Allopregnanolone modulates the GABA-a receptor that is involved in anxiety, mood, and cognition – the same one that benzodiazepines attach to – so you can imagine the postpartum period is almost like a massive benzodiazepine withdrawal. Well, not exactly – we’ll get to that – but what’s interesting here is this treatment was designed to fit the pathophysiology of postpartum depression, and it works. Mood improves as the falling levels of allopregnanolone are replaced with its synthetic analogue.
Question 3: With its GABA-ergic mechanism, is zuranolone just a benzodiazepine masquerading as a neurosteroid?
No – it works on the same receptor as the benzodiazepines, GABA-A, benzos bind to a different part of that receptor. Zuranolone’s binding allows it to have broader effects across the GABA-ergic circuits, that compose about 30% of brain circuits. The details get a little complex, but for our neuropharmacology diehards, zuranolone affects both phasic (synaptic) and tonic (extrasynaptic) GABA currents, while benzos affect only the phasic (synaptic) ones. For the rest of us, a more meaningful difference is this one. Over the long-term, benzodiazepines downregulate GABA-A receptors, while zuranolone upregulates them. At least, that’s what we read in an industry-sponsored poster (Stahl S et al, Zuranolone, a Positive Allosteric Modulator of the GABAA Receptor: Hypothesized Mechanism of Action in Major Depressive Disorder), and we expect to hear this fact repeated as it implies that zuranolone does not cause tolerance or addiction like the benzos do. But think twice if you hear that. Benzos do not downregulate the GABA-A receptor except at super-high doses you’d never see in practice, and downregulation is not thought to be the pathway through which they cause tolerance.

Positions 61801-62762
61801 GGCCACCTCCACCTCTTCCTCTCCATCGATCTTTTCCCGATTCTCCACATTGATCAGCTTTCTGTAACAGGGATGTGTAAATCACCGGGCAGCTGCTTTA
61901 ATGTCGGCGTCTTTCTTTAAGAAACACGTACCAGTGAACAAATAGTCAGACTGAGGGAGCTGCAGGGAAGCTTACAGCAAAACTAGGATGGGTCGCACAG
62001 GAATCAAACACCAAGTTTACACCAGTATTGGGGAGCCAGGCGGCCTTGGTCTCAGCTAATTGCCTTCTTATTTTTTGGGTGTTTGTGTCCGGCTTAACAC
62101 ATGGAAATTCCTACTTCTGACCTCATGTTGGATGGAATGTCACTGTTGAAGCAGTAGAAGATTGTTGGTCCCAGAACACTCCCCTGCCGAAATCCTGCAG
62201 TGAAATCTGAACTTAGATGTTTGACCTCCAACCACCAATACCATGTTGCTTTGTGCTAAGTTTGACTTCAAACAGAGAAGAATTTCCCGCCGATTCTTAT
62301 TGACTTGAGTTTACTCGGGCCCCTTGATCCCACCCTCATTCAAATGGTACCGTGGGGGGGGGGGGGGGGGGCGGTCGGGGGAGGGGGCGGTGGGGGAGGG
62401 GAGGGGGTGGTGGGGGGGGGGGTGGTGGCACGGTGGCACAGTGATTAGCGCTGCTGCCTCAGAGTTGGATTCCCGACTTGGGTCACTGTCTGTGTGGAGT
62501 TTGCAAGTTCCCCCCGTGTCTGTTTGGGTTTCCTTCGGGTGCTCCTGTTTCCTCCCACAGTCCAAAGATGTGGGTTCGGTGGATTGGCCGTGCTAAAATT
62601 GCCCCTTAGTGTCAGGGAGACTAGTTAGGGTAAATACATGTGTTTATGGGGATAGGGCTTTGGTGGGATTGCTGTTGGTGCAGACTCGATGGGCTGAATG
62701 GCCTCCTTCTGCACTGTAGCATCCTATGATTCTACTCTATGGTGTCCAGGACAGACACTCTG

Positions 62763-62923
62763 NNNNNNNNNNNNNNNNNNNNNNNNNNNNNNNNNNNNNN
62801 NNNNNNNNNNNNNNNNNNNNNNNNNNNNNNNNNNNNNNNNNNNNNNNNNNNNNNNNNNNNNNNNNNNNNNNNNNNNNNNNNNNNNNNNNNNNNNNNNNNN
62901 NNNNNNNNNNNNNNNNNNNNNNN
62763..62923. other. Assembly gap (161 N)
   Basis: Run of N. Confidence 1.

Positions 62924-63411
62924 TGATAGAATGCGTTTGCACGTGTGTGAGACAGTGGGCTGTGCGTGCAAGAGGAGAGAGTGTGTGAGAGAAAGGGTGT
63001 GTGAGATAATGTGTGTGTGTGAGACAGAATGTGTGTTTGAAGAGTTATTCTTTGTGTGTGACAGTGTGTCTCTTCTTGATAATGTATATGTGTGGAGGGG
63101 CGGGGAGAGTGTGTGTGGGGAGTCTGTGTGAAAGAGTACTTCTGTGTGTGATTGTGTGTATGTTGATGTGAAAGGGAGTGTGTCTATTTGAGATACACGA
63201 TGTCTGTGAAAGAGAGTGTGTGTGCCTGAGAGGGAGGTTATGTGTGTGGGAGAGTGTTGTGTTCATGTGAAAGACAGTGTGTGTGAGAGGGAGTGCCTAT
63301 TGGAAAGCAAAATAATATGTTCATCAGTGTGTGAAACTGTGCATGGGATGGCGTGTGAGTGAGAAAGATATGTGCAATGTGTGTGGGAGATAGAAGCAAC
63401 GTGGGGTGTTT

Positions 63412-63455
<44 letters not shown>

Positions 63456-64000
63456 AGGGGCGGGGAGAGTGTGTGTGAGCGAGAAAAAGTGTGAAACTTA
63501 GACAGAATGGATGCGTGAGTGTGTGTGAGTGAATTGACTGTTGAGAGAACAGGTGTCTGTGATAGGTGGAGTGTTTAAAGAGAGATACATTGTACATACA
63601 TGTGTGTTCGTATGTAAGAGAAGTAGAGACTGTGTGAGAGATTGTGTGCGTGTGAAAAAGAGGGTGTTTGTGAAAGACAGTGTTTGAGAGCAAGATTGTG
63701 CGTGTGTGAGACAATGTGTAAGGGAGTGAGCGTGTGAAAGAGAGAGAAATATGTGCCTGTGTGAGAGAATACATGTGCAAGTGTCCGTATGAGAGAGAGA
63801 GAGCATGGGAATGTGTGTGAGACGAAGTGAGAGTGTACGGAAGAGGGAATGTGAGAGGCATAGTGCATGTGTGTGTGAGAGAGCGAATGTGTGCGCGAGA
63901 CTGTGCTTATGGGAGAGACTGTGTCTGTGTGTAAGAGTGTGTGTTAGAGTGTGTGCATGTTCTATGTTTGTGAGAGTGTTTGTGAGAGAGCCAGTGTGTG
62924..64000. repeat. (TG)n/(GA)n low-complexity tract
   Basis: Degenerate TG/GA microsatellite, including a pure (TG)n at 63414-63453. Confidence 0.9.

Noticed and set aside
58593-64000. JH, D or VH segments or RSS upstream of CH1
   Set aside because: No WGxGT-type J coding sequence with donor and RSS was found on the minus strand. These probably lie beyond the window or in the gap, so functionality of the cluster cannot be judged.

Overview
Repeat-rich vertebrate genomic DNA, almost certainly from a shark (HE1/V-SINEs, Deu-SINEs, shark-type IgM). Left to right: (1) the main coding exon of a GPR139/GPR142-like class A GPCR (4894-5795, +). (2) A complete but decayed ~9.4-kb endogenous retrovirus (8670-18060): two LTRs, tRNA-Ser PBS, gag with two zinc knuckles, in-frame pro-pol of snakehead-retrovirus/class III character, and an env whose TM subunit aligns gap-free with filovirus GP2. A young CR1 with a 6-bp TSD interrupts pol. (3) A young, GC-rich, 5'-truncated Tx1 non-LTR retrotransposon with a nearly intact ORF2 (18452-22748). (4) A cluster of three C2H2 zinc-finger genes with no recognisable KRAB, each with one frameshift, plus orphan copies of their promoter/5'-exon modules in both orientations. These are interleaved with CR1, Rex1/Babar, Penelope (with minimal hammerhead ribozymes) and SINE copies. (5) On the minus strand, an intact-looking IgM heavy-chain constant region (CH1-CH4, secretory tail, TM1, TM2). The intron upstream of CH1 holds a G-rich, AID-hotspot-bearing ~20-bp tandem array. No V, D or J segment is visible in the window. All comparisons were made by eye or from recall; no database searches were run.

Zuranolone is likely to be restricted as a controlled substance, but exactly how is under review. The FDA cites a study where it had similar rewarding qualities as alprazolam (Xanax) and was more rewarding than a placebo.
Zuranolone works, but does it keep working?
Zuranolone’s main advantage is its rapid-onset. Patients felt better within 3 days of taking it, and the drug is meant to be taken short-term, as a 2-week course, but what happens after those 2 weeks? The longest they’ve measured is 4 weeks after the last dose. At that time, there was a mild decline in its benefits, but it still surpassed placebo. Specifically, the effect size dropped from 0.5 to 0.3 a month after it was stopped – to put that in perspective, at the end of the 2 week treatment it was as powerful as a benzodiazepine in anxiety. A month later, it was as powerful as an SSRI is in anxiety.
But the picture was different in the major depression trials, and that’s a big reason it failed to gain approval there. In major depression, the effects were only notable for a few days. After that it fizzled out.
This is important, because most patients with postpartum depression have chronic mood disorders. Zuranolone will help them get back on their feet, but they’ll need something else – maybe psychotherapy – maybe exercise – maybe antidepressants or lithium – to keep depression at bay. And a lot of postpartum episodes are due to bipolar disorder, the link is strong enough that postpartum depression is considered a sign of bipolar. That brings us to the next question….
How will this affect bipolar patients?
There are no studies of zuranolone or brexanolone in bipolar disorder, and no studies in depression with mixed features either. We just don’t know, but we can say there was no sign of manic-induction in the trials. And while we have no reason to think that its gaba-ergic mechanism will trigger mania, this is new territory, so keep an open mind and stay tuned.